Can you get diabetic neuropathy in your hands?

Ah, the age-old question that has kept people up at night for centuries… Ok, maybe not centuries, but definitely a few nights of tossing and turning. The answer is yes, you can get diabetic neuropathy in your hands.

Before we dive into the nitty-gritty details of this topic (I know, I know – the anticipation is killing you), let’s first define what diabetic neuropathy actually is.

What Is Diabetic Neuropathy?

Diabetic neuropathy is nerve damage caused by diabetes. When someone suffers from high blood sugar levels over an extended period of time (hyperglycemia), it can lead to injury or damage to their nerves throughout their body. This includes nerves that control movement and sensation (motor and sensory nerves) in the feet and legs, as well as other parts of the body like our hands.

There are four different types of diabetic neuropathy:

Peripheral Neuropathies

This type affects mostly patients’ legs and feet.

Autonomic Neuropathies

It occurs when there are issues with involuntary bodily functions such as bladder function or heart rate regulation,.

Proximal Neuropathies

This happens on thigh hip pelvis areas both affecting motor ability .

Focal Neuropathies

Localized numbness or weakness – typically strikes only one nerve group

Signs & Symptoms

You’re probably wondering how does one actually recognize if they have diabetic neuropathy? Well worry no more – Below are some common signs & symptoms:

  • Numbness/tingling sensations.
  • Weakness/muscle wasting
  • Sharp pain/cramps
  • Loss of reflexes

Side note: If you are experiencing any combination these symptoms please contact a healthcare professional ASAP! Don’t just rely on WebMD self-diagnoses! Trust me; you won’t regret it.

Can You Get Diabetic Neuropathy in Your Hands?

Now we’ve arrived at the moment you’ve been waiting for (drumroll, please)… YES, you can get diabetic neuropathy is your hands!

Our hands perform countless of daily activities so it’s important to understand early on that any kind of nerve damage could be problematic. However, just like with peripheral neuropathies that affect our feet and legs , symptoms usually progress gradually over time.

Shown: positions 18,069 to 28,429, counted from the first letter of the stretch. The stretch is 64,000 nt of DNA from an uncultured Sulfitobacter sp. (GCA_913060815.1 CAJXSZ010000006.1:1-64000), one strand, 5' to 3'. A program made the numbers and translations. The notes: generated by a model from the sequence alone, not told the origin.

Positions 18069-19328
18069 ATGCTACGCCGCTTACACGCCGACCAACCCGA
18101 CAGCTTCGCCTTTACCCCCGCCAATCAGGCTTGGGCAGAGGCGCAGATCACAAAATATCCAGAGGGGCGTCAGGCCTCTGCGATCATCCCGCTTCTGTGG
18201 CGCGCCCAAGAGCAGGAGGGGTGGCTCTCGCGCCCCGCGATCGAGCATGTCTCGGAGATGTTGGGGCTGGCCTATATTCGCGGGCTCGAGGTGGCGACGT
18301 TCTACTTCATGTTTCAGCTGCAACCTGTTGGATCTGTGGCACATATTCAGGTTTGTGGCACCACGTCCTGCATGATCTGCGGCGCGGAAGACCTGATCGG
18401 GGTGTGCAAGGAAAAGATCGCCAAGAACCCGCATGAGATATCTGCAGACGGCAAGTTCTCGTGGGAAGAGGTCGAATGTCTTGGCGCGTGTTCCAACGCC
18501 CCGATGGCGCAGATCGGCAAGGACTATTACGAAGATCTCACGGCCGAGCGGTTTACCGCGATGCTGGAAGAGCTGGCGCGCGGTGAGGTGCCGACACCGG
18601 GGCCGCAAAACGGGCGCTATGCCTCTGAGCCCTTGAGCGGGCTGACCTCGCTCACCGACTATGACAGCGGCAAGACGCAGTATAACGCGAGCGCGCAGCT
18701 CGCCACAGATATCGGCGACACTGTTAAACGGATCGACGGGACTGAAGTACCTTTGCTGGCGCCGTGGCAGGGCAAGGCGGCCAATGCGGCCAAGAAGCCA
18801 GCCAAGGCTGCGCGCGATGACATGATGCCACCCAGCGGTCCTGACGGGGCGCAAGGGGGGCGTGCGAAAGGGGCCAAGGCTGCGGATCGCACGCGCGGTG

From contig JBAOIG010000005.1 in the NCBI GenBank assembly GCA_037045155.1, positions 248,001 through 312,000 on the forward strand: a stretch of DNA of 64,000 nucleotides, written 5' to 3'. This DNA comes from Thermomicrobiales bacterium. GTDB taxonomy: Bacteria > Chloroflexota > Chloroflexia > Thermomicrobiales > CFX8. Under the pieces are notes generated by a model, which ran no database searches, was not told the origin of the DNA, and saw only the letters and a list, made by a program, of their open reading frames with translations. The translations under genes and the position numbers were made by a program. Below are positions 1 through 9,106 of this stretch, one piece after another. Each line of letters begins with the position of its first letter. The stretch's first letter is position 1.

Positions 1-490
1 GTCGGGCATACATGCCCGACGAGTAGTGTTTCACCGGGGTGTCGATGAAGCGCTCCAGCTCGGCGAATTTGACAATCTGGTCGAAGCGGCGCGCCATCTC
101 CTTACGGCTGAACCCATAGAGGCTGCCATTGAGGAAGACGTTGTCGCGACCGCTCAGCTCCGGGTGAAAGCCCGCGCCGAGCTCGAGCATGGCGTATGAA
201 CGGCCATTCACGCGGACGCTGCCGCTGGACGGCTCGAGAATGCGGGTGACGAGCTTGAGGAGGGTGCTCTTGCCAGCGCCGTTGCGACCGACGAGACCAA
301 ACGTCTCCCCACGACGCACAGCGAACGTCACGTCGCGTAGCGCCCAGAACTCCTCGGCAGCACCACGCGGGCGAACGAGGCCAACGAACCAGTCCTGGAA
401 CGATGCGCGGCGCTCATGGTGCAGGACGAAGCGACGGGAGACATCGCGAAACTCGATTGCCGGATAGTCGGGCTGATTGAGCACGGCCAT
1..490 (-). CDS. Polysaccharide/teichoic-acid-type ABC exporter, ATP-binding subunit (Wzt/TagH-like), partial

This means that it’s crucial for people suffering from diabetes to get their blood sugar levels managed properly through lifestyle changes or medication , especially if they start sensing any unusual sensations in their fingertips or palms.

Side note: The reason why high glucose levels particularly create a greater risk on one’s extremities (hands & feet ) is because these parts of the body are furthest away from the heart – making them more likely targets due to poor circulation .


Let’s say now you’re experiencing some strange symptoms such as tingling sensations or numbness in your hands after years of living with type 1 diabetes.There’s no need for panic but an immediate test called electromyography will put things into perspective whether you actually have developed diabetic neuropathy currently impacting motor nerves .

MRI and CT scans might also be used depending on how severe your condition appears given a positive diagnosis

Once again, if ever uncertain about anything related to diagnosing yourself (cough WebMD cough), a medical professional should always be consulted 💊💡


So far we’ve gone through what diabetic neuropathy is and its symptoms along with when/how to go get diagnosed by experts after noticing something not being normal 🚨🚨But let’s talk about treatment options available shall we? 😌Here are some examples:

  • Antidepressants/anti-seizure drugs
  • Capsaicin cream
  • Painkillers
  • Vitamin Supplements

Even with these treatments, it is important to remember that diabetic neuropathy doesn’t have a known cure — at least not yet 🤞 Future research may bring some groundbreaking revelations but the goal for now is always trying to manage your blood sugar levels, maintain healthy eating habits and stay active through everyday exercise activities.


Let’s end on a positive note: How can we prevent diabetic neuropathy? Well one word (actually two): prevention and control! Here are some tips:

  • Keep blood glucose levels under control
  • Refrain from alcohol consumption
  • Exercise regularly
  • Eat healthier diet focused on fruits vegetables  and protein..

Keep in mind that nerve damage takes time to develop so this means that you should certainly prioritize making such lifestyle changes as soon as possible. You know what they say, better late than never!


So there you have it folks, everything you need to know about diabetic neuropathy affecting our hands.However; I hope with this comprehensive guide / funny tour 😉🌟of information ,we’ve provided insight into how one can steer towards best practices in regards their health while also being entertained along the way. #GoodbyeFarewellAmen

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